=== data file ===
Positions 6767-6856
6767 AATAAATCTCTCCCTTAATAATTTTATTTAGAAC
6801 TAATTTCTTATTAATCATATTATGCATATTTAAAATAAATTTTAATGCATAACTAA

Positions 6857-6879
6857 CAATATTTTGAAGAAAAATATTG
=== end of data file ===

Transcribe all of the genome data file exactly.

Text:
Positions 6767-6856
6767 AATAAATCTCTCCCTTAATAATTTTATTTAGAAC
6801 TAATTTCTTATTAATCATATTATGCATATTTAAAATAAATTTTAATGCATAACTAA

Positions 6857-6879
6857 CAATATTTTGAAGAAAAATATTG